Inconsistent definitions of dyspepsia may contribute to the conflicting evidence provided by trials of H pylori eradication. The definition of dyspepsia has been refined over the years to represent pain or discomfort centred in the upper abdomen described as bloating, distension, fullness, or nausea but not acid regurgitation or heartburn.29 These symptoms should be present for at least a month. Dyspeptic symptoms have generally been poor in discriminating functional from organic disease.3031 Non-ulcer dyspepsia refers to the presence of dyspeptic symptoms in the absence of an identifiable organic disease.32 Depending on the symptoms used to define dyspeptic patients the benefits of treatments may be either augmented or diminished.33
Symptoms and scores
Similarly, different symptoms and scores have been used to assess treatment response in trials of H pylori eradication. Although virtually all scores include upper abdominal pain or discomfort there are a variety of other symptoms included. Likert scales are subject to different interpretations by respondents, leading to misclassification bias.34 In addition to this the weights of scales used in the trials of H pylori eradication ranged from three to seven levels. Validated dyspeptic symptom scores would enable comparisons between different treatment modalities assessed in trials, including trials of H pylori eradication.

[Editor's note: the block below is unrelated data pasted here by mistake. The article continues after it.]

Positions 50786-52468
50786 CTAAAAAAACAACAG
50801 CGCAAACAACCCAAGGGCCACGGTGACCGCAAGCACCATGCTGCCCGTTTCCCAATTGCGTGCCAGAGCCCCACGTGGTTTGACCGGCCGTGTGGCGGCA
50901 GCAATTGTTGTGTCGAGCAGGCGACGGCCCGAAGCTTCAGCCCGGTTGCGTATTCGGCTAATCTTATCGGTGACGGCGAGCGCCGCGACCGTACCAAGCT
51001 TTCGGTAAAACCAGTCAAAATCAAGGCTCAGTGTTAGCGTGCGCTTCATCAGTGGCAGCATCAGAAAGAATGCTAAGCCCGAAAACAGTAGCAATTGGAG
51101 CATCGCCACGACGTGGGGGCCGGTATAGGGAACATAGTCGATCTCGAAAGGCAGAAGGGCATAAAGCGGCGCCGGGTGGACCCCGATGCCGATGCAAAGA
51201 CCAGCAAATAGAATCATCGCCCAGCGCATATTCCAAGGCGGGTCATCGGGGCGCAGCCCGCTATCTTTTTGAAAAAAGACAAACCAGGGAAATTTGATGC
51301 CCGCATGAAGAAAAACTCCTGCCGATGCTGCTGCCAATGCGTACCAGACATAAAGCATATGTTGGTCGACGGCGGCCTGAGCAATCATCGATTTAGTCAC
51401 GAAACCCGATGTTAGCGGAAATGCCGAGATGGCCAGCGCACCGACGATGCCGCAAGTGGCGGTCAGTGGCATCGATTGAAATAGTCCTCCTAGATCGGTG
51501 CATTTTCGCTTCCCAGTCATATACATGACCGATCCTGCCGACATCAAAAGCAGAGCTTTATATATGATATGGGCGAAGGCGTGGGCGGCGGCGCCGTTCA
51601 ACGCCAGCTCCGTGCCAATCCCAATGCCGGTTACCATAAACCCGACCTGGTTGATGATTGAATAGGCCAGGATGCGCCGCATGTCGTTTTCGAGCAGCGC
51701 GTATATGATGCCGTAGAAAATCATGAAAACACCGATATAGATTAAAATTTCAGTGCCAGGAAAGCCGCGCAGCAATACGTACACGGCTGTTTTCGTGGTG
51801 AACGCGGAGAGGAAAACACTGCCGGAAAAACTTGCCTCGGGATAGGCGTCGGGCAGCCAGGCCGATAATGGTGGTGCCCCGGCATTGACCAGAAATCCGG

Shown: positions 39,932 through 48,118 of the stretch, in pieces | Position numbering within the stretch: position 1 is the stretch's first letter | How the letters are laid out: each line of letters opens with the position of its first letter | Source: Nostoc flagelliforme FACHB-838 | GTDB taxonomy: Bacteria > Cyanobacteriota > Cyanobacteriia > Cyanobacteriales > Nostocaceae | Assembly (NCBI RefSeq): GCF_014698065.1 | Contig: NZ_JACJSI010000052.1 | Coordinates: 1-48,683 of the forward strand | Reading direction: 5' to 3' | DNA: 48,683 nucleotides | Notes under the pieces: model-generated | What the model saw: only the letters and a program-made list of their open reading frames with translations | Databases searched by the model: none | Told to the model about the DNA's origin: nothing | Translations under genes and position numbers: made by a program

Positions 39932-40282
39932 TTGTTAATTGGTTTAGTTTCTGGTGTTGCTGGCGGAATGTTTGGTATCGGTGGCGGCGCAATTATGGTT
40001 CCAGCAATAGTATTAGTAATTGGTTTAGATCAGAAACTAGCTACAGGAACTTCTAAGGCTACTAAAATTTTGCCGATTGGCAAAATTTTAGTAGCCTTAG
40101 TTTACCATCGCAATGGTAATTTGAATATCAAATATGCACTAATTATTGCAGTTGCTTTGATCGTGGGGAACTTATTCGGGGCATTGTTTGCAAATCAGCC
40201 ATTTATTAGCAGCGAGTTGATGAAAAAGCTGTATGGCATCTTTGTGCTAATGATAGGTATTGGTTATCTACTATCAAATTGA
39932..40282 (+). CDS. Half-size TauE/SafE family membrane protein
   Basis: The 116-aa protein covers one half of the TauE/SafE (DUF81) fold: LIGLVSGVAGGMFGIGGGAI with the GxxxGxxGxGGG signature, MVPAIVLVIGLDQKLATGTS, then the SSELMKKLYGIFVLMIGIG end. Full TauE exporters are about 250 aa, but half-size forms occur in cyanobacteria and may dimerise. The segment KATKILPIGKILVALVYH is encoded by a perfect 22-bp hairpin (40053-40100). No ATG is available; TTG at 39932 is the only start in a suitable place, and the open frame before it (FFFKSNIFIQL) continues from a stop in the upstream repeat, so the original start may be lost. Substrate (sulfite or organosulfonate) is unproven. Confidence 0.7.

Meta-analyses have their limitations.35–37 Publication bias tends to lead to the inclusion of studies that only show a positive result. There are limitations to Medline searches as our search failed to identify 16 articles, which were found only when searching the references of papers. A potential for a selection bias exists since the studies included in our meta-analysis did not include information published in textbooks, non-English language articles, and abstract only publications.
Our estimate is slightly lower than the only other quoted one for H pylori infection and non-ulcer dyspepsia (2.3, 1.9 to 2.7).16 Several reasons may explain the difference. Firstly, we included 23 rather than 19 articles with our estimate. Secondly, we restricted the article selection to those published in the English language only whereas the other estimate included two non-English language studies and one abstract. Finally, we selected articles in a systematic manner and evaluated them for methodological quality, and we undertook sensitivity analyses and estimated statistical heterogeneity; none of which was completed in the other study.
What is already known on this topic